From around the world, three John Paul II Center alumni who are all religious leaders, reflect on the coronavirus crisis and what it means for the spiritual state of the world.
A message from Rome: “We are in the same boat,” Father Mak Caesar Abagna ‘19
On Friday, March 27, 2020, when Pope Francis decided to seek divine blessings for everyone, he reflected on an event recorded in Mark’s gospel. In this account, the disciples were in a perilous storm tossed boat. In their fear and panic, they cried for help. Francis then indicated, we are also currently facing a very disruptive and life threatening situation. No one is immune. This should then make us realize “we are in the same boat” buffeted by the COVID-19 pandemic and other challenges. So, we need to concentrate on the essentials, he recommended.
What is more essential now than saving lives? But who can save himself or herself? How can we rely on each other for help if we do not learn to dialogue and build a strong fraternity?
In the face of what our world is going through, what has dawned on me and saddens me is that I am helpless while many are dying; I am helpless while many are lonely; I am helpless while many are hungry. Who is to blame? Who is to fix it? What do we gain from hating others instead of loving them? What is the profit in “selling the poor for a pair of sandals”?
It is time we realised that, nothing benefits humanity more than love and justice in the use of the world’s resources. And for those who believe in the existence of God, disregarding a sense of stewardship and fraternity is tantamount to denying faith in God as the ultimate source of all that there is. We always need each other in our small “boat” called earth.
Pray for the world: Alum Father Michael Peters’ message from India
Here in India, we are all struggling to contain COVID-19, yet there is a long way to go… Many cases are found in my city – Bangalore. I am stuck here since there is no transportation and a lockdown of frontiers. We are allowed to move up to a three kilometer radius to get our essentials, but not together.
Many shops are shut except for medical and other essential things. Things are quite gloomy, particularly the migrant workers from other states desperately seeking ways to reach their hometown with no avail. The Indian government is doing its best to contain this pandemic. But the cooperation from people is quite lacking in many paces at this moment. There are few death cases in different states of India.
We are praying hard to God so that people may find ways to put up with this passing struggle.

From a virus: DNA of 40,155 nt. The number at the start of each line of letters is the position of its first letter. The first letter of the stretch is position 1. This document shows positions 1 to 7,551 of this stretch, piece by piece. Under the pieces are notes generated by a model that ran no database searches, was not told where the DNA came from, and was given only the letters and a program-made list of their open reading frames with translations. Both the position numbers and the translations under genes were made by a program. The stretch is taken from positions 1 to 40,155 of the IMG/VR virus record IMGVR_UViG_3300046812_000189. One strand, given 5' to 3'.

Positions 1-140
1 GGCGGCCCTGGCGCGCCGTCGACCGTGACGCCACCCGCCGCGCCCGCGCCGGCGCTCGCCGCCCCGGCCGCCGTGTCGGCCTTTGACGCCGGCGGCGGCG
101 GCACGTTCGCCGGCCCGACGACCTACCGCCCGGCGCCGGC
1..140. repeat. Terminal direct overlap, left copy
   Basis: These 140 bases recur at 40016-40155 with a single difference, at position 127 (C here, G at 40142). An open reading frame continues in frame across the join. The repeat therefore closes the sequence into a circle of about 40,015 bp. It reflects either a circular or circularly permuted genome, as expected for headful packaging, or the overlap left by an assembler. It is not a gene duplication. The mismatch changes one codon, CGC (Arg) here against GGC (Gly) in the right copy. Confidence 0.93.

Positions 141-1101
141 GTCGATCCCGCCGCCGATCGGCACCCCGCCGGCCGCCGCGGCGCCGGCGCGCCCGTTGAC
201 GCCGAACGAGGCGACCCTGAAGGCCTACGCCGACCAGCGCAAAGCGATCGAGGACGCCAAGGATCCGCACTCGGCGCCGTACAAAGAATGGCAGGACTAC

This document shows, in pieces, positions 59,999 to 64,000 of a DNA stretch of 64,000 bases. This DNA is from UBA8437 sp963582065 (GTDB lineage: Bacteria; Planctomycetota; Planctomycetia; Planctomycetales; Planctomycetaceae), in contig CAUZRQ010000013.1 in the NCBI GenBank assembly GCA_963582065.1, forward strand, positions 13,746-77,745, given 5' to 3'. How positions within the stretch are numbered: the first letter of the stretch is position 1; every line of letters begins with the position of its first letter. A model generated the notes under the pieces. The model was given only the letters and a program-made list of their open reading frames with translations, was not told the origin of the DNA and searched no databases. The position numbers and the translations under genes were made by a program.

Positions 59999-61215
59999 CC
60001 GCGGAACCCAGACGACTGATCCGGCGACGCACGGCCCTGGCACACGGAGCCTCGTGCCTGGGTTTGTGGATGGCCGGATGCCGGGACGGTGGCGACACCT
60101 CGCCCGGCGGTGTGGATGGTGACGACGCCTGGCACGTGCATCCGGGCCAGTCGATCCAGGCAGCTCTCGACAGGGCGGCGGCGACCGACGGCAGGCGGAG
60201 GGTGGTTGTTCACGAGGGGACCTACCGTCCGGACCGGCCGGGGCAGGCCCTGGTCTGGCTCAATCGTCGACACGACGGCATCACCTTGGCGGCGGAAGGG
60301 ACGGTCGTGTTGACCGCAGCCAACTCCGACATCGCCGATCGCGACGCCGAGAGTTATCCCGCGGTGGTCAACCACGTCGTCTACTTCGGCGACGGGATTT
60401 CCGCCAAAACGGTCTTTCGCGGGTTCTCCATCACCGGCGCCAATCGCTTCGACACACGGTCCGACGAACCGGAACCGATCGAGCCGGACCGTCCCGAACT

I am particularly very pained and very concerned about my Italian friends in Italy and their families. I studied at the Angelicum for my Philosophy, Theology, Licentiate and Doctorate through the sponsor of the Russell Berrie Fellowship. I am very concerned about the Angelicum and its staff. They are all in my daily prayer. Let us help others and help yourselves so that others are safe in every way possible. LET US PRAY FOR THE WORLD!
Put your faith into action during this crisis: Alumna Sister Pascalina Purobi Chiran’s message from Bangladesh
The COVID-19 pandemic poses a huge challenge for human society in terms of prevention, treatment of those infected, social and economic impacts on daily life, and livelihood of millions across the globe. In Bangladesh the Prime Minister has announced that the government will provide food support to five million people across the country. Catholic communities are also coming together irrespective of their size and scales of operation to stand by the poor, and humanitarian organizations are responding to the crisis, too.
For sure, I can say that together we can do so much against coronavirus. COVID 19 brought us spiritually and emotionally more connected to each other in the communities to stand for the vulnerable people.
‘Whatever you have done unto the poorest you have done to me’ this is a call to put faith into action at this time of crisis. We all are trying to deal and cope with this phenomenon that has taken over the whole world. We are staying at home, readjusting to a different kind of lifestyle. We are all advised by local authorities to stay home as much as we can, not only for ourselves but also for the sake of others.
During this time when we cannot physically wrap our arms around each other we – the Sisters of Our Lady of the Missions – are spending our time in prayer together and giving more of our time with our elderly sisters and orphan children in our premises. I think it is time to be silent (Ecclesiastes 3:7) and take care of our vulnerable members in the community with acts of kindness and compassion.